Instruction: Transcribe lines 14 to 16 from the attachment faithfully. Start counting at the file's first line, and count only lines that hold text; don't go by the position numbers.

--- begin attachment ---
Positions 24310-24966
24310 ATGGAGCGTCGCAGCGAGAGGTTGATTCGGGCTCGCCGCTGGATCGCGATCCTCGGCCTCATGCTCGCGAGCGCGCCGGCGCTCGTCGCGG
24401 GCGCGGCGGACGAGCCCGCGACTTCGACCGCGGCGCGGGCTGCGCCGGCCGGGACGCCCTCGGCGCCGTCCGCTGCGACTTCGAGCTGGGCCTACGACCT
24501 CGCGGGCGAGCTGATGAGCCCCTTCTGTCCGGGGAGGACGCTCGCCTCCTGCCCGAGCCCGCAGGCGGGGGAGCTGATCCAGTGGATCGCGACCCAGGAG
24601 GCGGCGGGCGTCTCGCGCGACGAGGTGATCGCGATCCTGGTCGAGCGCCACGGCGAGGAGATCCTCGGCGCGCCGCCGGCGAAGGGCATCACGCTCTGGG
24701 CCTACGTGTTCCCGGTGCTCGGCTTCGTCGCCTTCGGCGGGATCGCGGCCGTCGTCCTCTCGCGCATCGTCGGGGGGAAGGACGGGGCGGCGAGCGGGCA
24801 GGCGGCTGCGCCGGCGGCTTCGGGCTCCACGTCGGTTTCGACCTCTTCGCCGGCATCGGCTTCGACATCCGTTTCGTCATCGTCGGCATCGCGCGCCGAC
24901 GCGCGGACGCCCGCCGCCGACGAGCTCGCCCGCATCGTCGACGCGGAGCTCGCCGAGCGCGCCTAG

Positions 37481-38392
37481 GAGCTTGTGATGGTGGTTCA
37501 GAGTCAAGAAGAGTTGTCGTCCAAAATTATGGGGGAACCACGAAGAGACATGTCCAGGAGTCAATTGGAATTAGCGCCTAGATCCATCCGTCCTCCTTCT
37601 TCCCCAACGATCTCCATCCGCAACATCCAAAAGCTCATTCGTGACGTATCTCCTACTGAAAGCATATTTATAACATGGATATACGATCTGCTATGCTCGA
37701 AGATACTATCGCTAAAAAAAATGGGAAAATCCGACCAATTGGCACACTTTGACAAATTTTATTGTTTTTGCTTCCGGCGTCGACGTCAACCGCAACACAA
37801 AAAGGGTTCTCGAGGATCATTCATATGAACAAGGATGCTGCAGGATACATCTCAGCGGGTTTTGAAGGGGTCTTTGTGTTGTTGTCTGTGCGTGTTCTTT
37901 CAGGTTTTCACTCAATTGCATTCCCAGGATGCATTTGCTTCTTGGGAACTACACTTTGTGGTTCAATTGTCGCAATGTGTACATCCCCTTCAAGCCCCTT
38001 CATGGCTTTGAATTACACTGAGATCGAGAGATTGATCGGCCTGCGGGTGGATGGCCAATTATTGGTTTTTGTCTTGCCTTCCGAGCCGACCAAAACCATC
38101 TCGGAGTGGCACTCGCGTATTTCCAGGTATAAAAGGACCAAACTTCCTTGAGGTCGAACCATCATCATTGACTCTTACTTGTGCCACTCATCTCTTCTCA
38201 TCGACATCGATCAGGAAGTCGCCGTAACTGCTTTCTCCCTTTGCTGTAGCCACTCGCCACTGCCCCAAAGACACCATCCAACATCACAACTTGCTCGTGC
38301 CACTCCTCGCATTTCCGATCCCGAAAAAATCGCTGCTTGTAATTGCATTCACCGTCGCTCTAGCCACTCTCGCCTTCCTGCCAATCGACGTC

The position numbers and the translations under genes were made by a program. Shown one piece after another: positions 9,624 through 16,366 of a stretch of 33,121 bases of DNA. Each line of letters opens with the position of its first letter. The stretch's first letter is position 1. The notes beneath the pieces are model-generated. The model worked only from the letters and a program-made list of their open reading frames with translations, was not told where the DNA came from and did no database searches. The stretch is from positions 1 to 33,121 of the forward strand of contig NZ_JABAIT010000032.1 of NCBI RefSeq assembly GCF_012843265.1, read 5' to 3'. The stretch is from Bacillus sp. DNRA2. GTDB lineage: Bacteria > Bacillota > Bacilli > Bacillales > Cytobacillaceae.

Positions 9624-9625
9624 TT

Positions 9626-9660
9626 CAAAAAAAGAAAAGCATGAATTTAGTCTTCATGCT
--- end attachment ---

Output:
37801 AAAGGGTTCTCGAGGATCATTCATATGAACAAGGATGCTGCAGGATACATCTCAGCGGGTTTTGAAGGGGTCTTTGTGTTGTTGTCTGTGCGTGTTCTTT
37901 CAGGTTTTCACTCAATTGCATTCCCAGGATGCATTTGCTTCTTGGGAACTACACTTTGTGGTTCAATTGTCGCAATGTGTACATCCCCTTCAAGCCCCTT
38001 CATGGCTTTGAATTACACTGAGATCGAGAGATTGATCGGCCTGCGGGTGGATGGCCAATTATTGGTTTTTGTCTTGCCTTCCGAGCCGACCAAAACCATC